Charlie's Rainy Day
1/7/08
By Juliana Carter


"It's raining, Mom!" Charlie woke up to the steady pitter-patter of rain. He had been waiting patiently for rain. A few weeks earlier, Charlie and his parents had gone to their favorite secondhand store to search for new treasures. Almost always, they would find something that they couldn't live without but didn't know they needed in the first place. On this trip, Charlie found a very special raincoat and boots. He immediately envisioned the adventures they would have together, his raincoat, boots and he. Bright yellow, the raincoat was covered with blue and green daschunds and was rubberized so that the rain wouldn't soak through. There was also a big hood to keep his head dry. The rain boots, with matching daschunds, had thick rubber soles. He couldn't wait for the next rainy day so he could test them out.

On this wet Saturday, Charlie and his sheepdog, Ruby, made their way into the wet backyard. Charlie leaned his head back and stuck out his tongue, trying to catch the fresh rain water. By the time a few drops landed on his tongue, his face was soaked. Ruby ran alongside Charlie, quickly getting soaked herself. Ruby didn't mind. When enough water accumulated on her coat, she'd shake, shake, shake the water off.

Charlie grabbed his garden spade and began to dig in the back corner of the yard. Charlie considered himself a budding archaeologist and took playing in the dirt seriously. The rain-soaked ground easily gave way under his spade as Charlie shoveled the wet earth. With his rain hood on, wearing his new-to-him daschund coat and daschund boots, Charlie could now search for dinosaur fossils to his heart's content.

"Charlie," Dad called from the front yard, "how would you like to sail some boats?"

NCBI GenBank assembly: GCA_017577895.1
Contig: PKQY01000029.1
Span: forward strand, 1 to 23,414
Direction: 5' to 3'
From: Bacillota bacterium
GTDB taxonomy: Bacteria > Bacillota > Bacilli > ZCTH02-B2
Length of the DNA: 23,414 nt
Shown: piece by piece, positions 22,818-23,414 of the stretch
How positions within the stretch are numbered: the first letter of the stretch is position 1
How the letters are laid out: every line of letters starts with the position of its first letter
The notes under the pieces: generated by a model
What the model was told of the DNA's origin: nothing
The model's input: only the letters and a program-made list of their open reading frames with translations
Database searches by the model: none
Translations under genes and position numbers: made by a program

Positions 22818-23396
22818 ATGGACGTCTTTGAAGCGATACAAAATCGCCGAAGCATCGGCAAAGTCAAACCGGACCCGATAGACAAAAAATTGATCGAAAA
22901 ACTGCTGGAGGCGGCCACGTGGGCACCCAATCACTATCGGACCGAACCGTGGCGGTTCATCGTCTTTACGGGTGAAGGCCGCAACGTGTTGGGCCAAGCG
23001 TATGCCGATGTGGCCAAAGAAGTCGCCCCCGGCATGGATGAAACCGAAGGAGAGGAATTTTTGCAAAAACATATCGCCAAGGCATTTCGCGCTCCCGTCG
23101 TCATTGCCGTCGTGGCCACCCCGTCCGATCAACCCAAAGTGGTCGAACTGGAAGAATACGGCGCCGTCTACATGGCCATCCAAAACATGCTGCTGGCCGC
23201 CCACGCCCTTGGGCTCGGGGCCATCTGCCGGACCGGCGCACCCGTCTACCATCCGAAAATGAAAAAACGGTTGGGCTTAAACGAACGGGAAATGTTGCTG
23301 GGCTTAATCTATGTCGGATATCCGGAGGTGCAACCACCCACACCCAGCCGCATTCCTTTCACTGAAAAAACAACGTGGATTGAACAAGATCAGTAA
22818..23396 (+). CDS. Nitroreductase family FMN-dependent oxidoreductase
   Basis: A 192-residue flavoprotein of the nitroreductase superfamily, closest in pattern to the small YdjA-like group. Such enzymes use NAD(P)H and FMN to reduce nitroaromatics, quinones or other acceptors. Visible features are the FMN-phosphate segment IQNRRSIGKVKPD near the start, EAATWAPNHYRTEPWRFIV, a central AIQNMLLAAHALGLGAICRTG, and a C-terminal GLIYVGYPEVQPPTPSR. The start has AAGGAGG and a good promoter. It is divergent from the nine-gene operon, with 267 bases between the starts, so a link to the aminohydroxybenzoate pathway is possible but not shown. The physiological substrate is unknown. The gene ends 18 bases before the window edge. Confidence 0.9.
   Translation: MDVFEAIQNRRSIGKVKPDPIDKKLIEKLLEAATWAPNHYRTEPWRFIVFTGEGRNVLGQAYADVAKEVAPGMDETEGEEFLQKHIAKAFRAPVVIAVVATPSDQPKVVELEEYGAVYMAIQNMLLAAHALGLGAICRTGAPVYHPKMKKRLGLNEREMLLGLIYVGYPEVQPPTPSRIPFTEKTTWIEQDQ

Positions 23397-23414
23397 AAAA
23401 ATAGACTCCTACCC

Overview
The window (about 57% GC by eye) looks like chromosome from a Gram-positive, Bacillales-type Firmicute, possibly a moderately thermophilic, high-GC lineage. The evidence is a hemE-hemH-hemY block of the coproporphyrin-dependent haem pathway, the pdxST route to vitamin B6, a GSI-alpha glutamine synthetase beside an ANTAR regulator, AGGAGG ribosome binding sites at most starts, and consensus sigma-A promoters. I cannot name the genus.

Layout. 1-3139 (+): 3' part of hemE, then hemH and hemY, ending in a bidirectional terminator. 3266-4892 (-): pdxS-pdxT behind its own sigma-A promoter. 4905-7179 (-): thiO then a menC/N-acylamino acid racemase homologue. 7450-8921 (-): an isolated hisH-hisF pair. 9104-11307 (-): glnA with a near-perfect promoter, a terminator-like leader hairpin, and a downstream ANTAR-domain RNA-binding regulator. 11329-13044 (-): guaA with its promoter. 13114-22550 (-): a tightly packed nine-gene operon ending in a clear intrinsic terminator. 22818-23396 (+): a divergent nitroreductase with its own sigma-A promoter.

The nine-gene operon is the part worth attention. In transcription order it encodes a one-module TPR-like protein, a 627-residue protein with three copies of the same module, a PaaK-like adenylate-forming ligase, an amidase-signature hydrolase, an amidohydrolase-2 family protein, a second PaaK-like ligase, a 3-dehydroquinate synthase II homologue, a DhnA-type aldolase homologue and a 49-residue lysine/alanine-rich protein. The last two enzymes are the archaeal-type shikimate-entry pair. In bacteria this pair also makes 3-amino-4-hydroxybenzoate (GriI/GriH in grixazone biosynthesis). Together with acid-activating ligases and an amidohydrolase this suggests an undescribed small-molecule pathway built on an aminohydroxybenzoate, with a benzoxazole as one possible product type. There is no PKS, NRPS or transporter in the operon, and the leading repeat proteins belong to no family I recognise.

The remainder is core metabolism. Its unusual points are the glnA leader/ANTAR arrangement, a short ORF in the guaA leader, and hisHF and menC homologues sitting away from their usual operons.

Charlie and Ruby quickly made their way down the path leading to the front of the house. With every step he took, Charlie's boots made a little squeak, which sounded to Charlie just like the sound a daschund would make. Charlie considered this an added bonus.

In the front of the house, they found Charlie's dad who had fashioned two sailboats out of construction paper. Dad put a "C" for Charlie on one and an "M" for Mark on the other. Mark was Dad's name. The gutter in front of the curb had collected enough water for the two to launch their boats.

"Ready?" Charlie and his dad carefully dropped their boats into the water. Just like that, the boats were carried away by the current. Charlie excitedly ran alongside on the sidewalk, trying to keep up. Charlie's dad raced along with him, running past the houses on their street. The two laughed as they tried to catch their boats. As they reached the streetcorner, the boats came to a stop, caught in a pile of leaves and twigs that had gathered.

"It looks like we tied," said Charlie's dad.

"Let's do it again," cried Charlie.

Charlie and his dad sailed their boats again and again as Ruby ran with them, barking happily.

"I think it's time to go in and warm up," said Dad.

Charlie was about to protest, but thought of how good a cup of hot cocoa would be in front of the fireplace.

"Can we roast marshmallows?"

"It's a deal," said Dad.

After collecting their soggy boats, the three made their way to the house. Mom met them at the front door.

"Don't let Ruby come back into the house until you dry her first," said Mom, handing Charlie a bath towel. Too late. Ruby, very wet and slippery, foiled Charlie's attempts to catch and dry her. The drenched dog ran into the house and let loose.

"Oh, no," cried Mom. Ruby's shake started at the tip of her nose and ran down her back to the end of her tail. She shook and shook. Water droplets flew through the air, coating the living room -- couch, carpet and everything else -- with water. Feeling envigorated and happy, Ruby ran over to Mom and gave her a slobbery kiss.

"Ruby!" Mom loved Ruby and quickly gave up, knowing that the combination of a rainy day plus a large long-haired dog meant her idea of a clean house would have to wait.

Sitting with his cup of hot chocolate, Charlie leaned against his now-drying dog who was lying on her bed in front of the fireplace. As he watched the fire, he happily thought to himself, "Rainy days are the very best days." Ruby, the sheepdog, agreed.

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